STORM Malik wreaked havoc on Dunfermline Abbey's graveyard last week as winds of up to 70mph ripped through West Fife.

Despite rumours of vandalism, eye-witness accounts have confirmed the damaged scene at the historic graveyard was caused by the storms.

Multiple grave stones have toppled over and smashed at the south side of the Abbey, including a beautiful Celtic cross.

Councillor Jean Hall Muir told the Press: "It was just after 9am when people saw the damage that the winds were causing so it was not vandalism.

"Bereavement Services were alerted to the situation quickly but it was decided to wait until Monday morning to assess the damage with more winds forecast.

"The team was on site on Monday and they were able to make the area safe."

A total of 15 gravestones were hit by the storms one of which needed immediate intervention for stabilising.

The Abbey Church of Dunfermline, Fife Council Bereavement Services as well as those involve in the Churchyards Project are in discussion as to additional conservation.

A crowdfunder might also be considered to help pay for repair work.

On Facebook, the Abbey Church of Dunfermline posted: "The wild storms overnight and this morning have caused damage in Dunfermline Abbey's graveyard.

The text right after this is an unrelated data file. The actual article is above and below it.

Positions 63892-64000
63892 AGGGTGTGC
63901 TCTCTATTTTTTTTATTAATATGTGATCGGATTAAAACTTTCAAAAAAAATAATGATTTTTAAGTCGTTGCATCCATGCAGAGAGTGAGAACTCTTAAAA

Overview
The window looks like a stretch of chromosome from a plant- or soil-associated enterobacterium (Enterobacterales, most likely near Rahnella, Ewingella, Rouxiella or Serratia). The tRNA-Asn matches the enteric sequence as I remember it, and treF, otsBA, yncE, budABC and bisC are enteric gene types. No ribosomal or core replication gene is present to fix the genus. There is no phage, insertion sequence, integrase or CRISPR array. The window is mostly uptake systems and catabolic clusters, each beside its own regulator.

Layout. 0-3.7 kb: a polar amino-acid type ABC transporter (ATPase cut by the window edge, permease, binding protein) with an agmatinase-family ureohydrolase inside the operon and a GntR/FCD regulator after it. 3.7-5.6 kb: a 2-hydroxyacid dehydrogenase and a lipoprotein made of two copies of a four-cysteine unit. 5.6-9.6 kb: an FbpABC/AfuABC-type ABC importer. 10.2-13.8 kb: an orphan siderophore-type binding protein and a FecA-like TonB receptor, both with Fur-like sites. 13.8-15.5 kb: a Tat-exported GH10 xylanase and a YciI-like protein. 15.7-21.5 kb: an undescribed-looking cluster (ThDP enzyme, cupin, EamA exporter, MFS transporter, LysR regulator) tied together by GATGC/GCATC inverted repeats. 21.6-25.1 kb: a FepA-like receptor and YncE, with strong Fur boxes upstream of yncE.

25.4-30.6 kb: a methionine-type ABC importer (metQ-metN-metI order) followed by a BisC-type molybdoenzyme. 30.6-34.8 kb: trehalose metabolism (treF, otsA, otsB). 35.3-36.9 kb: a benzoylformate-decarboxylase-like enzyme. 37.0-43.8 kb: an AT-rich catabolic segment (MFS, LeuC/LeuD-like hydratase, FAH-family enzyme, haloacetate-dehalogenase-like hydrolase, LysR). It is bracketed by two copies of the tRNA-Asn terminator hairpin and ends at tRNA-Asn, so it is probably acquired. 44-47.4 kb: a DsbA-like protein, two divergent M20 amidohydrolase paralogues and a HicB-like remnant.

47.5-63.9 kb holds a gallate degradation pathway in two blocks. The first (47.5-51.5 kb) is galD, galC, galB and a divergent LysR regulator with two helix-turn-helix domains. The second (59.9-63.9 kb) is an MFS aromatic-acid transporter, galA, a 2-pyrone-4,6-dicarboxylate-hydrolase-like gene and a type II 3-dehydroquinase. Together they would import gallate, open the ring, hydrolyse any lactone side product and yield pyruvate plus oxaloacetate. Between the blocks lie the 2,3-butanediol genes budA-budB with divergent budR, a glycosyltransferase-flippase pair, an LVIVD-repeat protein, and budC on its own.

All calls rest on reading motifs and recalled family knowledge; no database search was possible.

"These stones are important markers for families of loved ones much missed, and so there will be poignant memories stirred by the wind.

"There will be discussion over the next few days to ensure the best care happens, however, in the meantime, we would ask that people take care when walking in the graveyard at the moment."

Work is already under way for conservation work at the Abbey graveyard.

Detailed documenting and assessing of gravestones are included in this as well as the west end gate which needs some attention.

An access ramp is going to be built at the church and there is also ongoing discussion around new access paths, LED lighting and interpretation boards.

The south side of the graveyard was originally a monastic site before being redeveloped in the 19th century.

"These are fantastic assets that have been damaged so we are taking this very seriously," Cllr Hall Muir said.

"Whilst it's unfortunate, the more positive take is that there is a co-ordinated group because of all of the work that's already going on means that we can respond as quickly as possible."